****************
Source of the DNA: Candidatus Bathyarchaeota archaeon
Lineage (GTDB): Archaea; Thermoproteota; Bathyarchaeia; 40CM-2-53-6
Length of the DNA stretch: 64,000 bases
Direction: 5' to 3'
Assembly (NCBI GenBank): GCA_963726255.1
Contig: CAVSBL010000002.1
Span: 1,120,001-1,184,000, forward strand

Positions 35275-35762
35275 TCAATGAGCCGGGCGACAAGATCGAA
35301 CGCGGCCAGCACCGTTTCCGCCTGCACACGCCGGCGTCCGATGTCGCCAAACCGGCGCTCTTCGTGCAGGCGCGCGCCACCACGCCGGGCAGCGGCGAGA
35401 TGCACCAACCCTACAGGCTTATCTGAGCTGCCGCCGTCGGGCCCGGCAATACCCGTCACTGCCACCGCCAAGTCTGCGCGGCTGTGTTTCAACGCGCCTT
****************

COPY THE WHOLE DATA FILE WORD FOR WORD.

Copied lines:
Source of the DNA: Candidatus Bathyarchaeota archaeon
Lineage (GTDB): Archaea; Thermoproteota; Bathyarchaeia; 40CM-2-53-6
Length of the DNA stretch: 64,000 bases
Direction: 5' to 3'
Assembly (NCBI GenBank): GCA_963726255.1
Contig: CAVSBL010000002.1
Span: 1,120,001-1,184,000, forward strand

Positions 35275-35762
35275 TCAATGAGCCGGGCGACAAGATCGAA
35301 CGCGGCCAGCACCGTTTCCGCCTGCACACGCCGGCGTCCGATGTCGCCAAACCGGCGCTCTTCGTGCAGGCGCGCGCCACCACGCCGGGCAGCGGCGAGA
35401 TGCACCAACCCTACAGGCTTATCTGAGCTGCCGCCGTCGGGCCCGGCAATACCCGTCACTGCCACCGCCAAGTCTGCGCGGCTGTGTTTCAACGCGCCTT